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The word "claim" has a very specific legal meaning. It's not just "Bill gates offered me more money, so I want out."

A "claim" is something like--the producers let loose a pack of wolves in the studio and now I am disfigured, or they broadcast on TV that I am a cannibal and eat live children on Thursday nights, and my reputation is ruined. A "claim" is something that you can (normatively) sue ABC about. Bill Gates offering you $8 billion dollars is not a tort committed by ABC. "If I had known X, I wouldn't have done the deal" is not a claim. (Deliberately lying might be a claim, but that's a topic for another day...)

It's a convention in contract law (see meeting of the minds, unconscionability) that you have to have some idea of what you are signing for a contract to be valid, and there's a lot of arguing about what that means state-by-state, etc. California has specifically (attempted to) codify in Section 1542 that if a claim is "unknown" to you it doesn't meet that test. So if you are signing a waiver of liability of injury thinking about things like falling off a ladder, but not considering that the producers deliberately attack you with a pack of wolves, the latter might be an "unknown" claim that you didn't consider when signing the release. Under Section 1542, you could argue that even though you have signed a waiver, the waiver only covered things you would have reasonably considered, which do not include being deliberately attacked by wolves.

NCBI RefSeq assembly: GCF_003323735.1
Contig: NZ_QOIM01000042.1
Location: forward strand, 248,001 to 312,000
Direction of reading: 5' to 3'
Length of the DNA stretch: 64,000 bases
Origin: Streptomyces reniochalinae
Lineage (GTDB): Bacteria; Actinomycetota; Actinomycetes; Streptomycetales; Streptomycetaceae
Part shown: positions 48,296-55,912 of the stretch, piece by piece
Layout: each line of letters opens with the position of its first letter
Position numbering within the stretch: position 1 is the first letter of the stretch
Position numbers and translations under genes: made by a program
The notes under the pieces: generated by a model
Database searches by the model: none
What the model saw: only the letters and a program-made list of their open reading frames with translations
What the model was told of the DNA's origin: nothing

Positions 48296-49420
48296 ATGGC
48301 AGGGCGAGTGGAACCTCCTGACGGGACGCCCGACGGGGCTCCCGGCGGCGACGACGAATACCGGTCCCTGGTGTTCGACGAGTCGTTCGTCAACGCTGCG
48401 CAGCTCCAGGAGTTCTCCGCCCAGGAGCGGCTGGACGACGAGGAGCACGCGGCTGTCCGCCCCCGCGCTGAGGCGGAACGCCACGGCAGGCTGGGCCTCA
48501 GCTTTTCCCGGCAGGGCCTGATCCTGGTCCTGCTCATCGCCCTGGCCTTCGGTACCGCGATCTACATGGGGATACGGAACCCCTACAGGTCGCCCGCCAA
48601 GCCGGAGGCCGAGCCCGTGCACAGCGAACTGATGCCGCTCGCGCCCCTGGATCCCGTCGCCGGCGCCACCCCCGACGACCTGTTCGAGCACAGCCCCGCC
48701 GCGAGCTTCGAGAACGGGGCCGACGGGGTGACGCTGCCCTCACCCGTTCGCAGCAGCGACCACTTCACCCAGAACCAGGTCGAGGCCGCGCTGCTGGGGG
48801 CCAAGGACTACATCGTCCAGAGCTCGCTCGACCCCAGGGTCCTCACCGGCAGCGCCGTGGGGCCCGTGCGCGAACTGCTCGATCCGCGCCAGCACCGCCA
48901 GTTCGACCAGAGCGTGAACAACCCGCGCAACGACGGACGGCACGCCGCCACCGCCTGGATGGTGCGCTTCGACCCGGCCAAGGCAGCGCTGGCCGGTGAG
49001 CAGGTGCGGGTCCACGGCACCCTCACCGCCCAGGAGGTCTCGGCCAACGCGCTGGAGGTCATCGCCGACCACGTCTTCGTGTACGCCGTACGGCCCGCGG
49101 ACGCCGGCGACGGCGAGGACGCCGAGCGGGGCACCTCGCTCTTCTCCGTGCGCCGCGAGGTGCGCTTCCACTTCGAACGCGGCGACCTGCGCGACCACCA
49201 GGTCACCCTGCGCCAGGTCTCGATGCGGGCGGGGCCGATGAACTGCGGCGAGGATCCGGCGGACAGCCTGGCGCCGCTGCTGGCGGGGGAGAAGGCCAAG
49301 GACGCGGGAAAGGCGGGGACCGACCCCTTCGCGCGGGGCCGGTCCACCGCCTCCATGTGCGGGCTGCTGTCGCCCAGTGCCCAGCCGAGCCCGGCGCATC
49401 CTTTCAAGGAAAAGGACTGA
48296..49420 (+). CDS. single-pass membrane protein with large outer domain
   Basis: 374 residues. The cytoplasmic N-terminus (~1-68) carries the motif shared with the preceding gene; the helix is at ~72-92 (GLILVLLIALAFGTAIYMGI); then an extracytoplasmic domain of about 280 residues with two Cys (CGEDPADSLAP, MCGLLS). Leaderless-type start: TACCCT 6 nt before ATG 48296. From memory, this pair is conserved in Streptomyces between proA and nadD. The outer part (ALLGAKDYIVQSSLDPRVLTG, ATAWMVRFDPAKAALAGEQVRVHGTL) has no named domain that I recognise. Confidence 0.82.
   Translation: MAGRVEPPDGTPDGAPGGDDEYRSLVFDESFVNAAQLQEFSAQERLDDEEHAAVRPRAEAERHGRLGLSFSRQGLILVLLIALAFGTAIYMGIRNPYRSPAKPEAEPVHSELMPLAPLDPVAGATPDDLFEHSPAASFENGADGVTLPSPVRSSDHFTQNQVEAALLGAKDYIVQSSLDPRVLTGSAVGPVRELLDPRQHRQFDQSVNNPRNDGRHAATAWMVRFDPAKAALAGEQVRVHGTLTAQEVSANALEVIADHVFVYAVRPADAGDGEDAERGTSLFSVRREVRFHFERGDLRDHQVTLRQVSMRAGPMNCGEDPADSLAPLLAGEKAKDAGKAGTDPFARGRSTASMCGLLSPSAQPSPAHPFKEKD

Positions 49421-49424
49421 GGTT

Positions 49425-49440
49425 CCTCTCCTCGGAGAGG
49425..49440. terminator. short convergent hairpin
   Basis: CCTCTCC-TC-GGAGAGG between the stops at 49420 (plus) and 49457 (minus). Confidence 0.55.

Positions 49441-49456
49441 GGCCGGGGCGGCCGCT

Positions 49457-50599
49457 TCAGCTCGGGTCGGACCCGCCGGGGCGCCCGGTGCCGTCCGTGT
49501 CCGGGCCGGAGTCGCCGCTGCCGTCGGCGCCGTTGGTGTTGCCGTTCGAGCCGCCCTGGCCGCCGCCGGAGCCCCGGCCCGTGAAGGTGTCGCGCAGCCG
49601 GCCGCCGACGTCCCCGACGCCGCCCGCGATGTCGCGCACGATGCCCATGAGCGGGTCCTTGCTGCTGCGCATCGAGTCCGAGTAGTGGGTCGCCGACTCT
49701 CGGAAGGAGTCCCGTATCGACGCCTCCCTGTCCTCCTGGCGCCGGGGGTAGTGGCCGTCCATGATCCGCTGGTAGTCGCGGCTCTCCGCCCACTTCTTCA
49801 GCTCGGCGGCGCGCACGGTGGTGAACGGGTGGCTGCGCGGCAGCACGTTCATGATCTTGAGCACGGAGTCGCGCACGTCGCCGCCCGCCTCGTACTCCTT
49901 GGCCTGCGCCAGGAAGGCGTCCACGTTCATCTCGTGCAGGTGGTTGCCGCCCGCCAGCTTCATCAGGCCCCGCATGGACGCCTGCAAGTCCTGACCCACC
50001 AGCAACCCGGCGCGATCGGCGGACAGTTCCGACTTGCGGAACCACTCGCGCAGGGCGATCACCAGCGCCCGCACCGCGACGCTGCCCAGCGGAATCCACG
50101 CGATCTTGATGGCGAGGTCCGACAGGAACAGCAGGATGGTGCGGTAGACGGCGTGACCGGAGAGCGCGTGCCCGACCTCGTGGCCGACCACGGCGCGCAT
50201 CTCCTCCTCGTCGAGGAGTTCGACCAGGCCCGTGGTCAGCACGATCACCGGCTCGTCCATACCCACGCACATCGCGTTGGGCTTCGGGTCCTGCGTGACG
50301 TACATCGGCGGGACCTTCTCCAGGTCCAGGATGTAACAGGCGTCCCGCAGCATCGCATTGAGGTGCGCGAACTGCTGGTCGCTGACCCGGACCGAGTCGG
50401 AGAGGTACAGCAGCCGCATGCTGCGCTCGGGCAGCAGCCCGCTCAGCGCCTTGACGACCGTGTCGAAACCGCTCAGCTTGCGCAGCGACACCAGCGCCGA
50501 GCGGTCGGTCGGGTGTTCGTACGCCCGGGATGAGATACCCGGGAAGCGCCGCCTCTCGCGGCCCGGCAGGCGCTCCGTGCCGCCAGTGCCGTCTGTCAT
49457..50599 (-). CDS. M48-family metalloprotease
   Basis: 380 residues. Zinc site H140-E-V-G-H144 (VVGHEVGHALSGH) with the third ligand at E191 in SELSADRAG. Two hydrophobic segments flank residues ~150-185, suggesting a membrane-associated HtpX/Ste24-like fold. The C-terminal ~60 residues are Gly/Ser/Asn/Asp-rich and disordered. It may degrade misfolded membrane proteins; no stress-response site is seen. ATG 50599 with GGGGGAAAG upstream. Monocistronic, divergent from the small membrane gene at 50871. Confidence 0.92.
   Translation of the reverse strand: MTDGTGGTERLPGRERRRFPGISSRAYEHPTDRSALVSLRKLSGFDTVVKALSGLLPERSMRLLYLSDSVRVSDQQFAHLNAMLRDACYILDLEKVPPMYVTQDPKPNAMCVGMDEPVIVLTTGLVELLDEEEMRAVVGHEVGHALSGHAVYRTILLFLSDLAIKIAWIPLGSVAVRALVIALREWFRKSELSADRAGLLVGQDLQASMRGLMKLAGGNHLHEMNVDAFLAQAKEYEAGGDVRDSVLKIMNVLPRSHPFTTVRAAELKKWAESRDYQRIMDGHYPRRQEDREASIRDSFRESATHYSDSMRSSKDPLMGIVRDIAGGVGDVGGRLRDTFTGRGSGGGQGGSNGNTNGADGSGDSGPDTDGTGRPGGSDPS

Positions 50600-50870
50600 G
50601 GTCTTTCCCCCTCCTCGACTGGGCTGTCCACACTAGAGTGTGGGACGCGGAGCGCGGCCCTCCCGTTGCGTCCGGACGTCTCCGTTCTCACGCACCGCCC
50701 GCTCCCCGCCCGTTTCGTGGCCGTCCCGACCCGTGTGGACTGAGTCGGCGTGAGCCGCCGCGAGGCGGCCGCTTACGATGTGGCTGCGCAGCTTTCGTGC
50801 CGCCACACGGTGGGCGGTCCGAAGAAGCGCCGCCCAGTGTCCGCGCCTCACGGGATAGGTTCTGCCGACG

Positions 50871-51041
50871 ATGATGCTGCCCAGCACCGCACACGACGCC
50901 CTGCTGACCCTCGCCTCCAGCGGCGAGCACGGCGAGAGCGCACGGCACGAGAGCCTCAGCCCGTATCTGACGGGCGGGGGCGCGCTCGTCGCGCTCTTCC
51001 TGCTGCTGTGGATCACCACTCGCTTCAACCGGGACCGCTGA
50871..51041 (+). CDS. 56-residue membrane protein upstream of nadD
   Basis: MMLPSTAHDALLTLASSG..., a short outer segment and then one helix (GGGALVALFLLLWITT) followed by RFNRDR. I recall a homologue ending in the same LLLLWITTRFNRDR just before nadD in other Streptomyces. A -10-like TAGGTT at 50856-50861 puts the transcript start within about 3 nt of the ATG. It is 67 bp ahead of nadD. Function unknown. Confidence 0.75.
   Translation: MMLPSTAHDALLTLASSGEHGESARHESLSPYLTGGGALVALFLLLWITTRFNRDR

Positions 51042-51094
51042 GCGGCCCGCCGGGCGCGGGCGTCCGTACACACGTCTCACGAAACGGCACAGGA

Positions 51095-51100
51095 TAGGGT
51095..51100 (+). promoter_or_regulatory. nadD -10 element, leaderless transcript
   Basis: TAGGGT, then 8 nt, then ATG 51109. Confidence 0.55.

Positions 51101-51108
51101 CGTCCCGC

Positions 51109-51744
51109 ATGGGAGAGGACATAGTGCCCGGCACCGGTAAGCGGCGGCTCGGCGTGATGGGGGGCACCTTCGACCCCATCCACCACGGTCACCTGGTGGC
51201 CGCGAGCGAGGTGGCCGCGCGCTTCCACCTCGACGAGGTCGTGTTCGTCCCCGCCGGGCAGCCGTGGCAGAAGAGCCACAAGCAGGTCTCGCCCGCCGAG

What this section does (IANAL) is say "Even though contract law doesn't let you waive a right you don't understand, and even though California has specifically exempted you from being responsible in this instance, fuck that, you're responsible." Which, I don't know if it is an enforceable clause or not, but it's certainly not moral, and it has nothing to do with "got a better deal, now I want out."




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